Young entrepreneurs bring zest to Lemonade Day
When life gives you lemons, make a profit.
That’s what groups of enterprising youngsters in Dartmouth did on Saturday for this year’s Lemonade Day event, which saw nearly two dozen colorful stands pop up all over town.
And although the day started gray and chilly, people were buying.
More than ten people had already bought drinks and snacks from the Lemonade Ladies on Howard Street one hour after opening.
“A lot of people have been getting the fresh squeezed,” said 10-year-old Madalen Williams. She and her friend Cassie Sommer (9) planned to split the profits after donating a portion to a local animal shelter.
Lemonade Day is a national experiential learning program that teaches kids how to start and manage their own lemonade stand.
They can keep all of their profits to spend or save, but are encouraged to donate some of it to a charity of their choice — and they learn valuable business skills, real-world math, and teamwork along the way.
Customers were already lining up for a stand at the corner of Slocum and Colonial Way run by 11-year-olds Delaney Gove and Elena Sobran, with help from Delaney’s brother Chase (4).
Word had gotten out that the kids were raising money for Delaney’s swim coach, Brett Pacheco, so that he could pay for his infant son’s heart transplant.
A GoFundMe page set up for the baby’s medical bills had already reached over $40,000 — but the costs may be well above that.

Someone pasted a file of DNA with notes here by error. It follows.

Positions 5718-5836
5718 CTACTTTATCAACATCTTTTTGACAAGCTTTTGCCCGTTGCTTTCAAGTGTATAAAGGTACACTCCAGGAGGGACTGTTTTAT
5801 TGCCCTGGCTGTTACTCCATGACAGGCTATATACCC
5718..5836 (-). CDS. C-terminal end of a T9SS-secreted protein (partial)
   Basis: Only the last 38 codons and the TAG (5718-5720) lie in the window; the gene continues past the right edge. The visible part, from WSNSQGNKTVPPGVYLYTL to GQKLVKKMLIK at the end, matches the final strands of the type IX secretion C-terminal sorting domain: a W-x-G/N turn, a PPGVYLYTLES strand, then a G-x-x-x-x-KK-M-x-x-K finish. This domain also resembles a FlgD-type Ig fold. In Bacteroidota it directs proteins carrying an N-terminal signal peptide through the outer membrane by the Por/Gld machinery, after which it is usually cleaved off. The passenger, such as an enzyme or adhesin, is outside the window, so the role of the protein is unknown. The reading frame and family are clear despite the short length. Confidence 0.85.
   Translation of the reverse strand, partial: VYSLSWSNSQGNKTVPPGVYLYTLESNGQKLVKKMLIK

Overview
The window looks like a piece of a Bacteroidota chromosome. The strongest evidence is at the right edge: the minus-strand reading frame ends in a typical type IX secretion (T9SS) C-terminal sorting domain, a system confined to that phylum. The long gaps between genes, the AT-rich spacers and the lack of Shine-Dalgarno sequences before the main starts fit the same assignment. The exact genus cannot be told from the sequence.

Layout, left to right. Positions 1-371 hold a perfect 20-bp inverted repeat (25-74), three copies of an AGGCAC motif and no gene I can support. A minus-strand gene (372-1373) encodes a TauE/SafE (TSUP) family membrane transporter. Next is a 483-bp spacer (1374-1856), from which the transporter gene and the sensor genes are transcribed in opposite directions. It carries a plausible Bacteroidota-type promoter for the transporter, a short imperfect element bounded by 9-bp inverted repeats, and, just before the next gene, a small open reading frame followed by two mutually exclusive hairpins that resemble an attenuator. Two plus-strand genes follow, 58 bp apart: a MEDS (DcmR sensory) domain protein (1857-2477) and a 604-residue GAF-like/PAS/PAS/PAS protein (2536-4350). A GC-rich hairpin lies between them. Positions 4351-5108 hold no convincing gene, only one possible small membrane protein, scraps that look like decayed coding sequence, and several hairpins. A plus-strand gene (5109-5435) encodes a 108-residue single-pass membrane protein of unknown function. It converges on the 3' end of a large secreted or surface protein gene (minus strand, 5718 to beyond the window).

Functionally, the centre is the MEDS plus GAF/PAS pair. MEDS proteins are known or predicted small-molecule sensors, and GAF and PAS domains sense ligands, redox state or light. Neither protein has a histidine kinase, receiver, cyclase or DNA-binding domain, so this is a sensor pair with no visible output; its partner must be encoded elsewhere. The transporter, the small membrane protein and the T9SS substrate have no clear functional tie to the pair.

Delaney said she hoped to raise another $500 to $1,000.
“Our original plan was, we were going to donate to St. Jude and the animal shelter. But then we found out that Brett’s child needed a heart transplant. And he has helped me so much in the past two years that I needed to do something for his family,” she said.
Among the crowd of customers was Brett Pacheco’s old swim coach, Jim Medeiros.
“I think every little bit helps,” he said. “I know they have the GoFundMe page that’s working well, but this is gonna bring more awareness, I think.”
After hearing about his story online, 8-year-old Amya Acevedo decided to donate some of the profits from her Padanaram lemonade stand to the little boy who needs a heart as well.
Her stand had a bit of a twist — alongside the more traditional lemonade and snacks, Amya was also selling homemade ‘slime’, colorful goo for kids to play with.
But she had to prepare everything the day before, as earlier that morning she had just taken her first communion.
Amya said that business was good in spite of the late start.
Business was also good at Lazy Lemonade off of State Road in North Dartmouth.
“We’ve made $37,” said 9-year-old Cameron Amaral, who was running the stand with his twin sister Mia and with support from their cousins Adriana (9) and Jakobe Pavao (6).
According to Mia, they’re donating the profits to the American Diabetes Association, because their uncle has diabetes and needs a kidney.
Some of the kids were more help than others.
“I’m not,” declared Jakobe when asked if he was helping.
“He just takes lollipops instead,” said Cameron with a grin.
If life ever gives any of these kids a bunch of lemons, they’ll know what to do with them.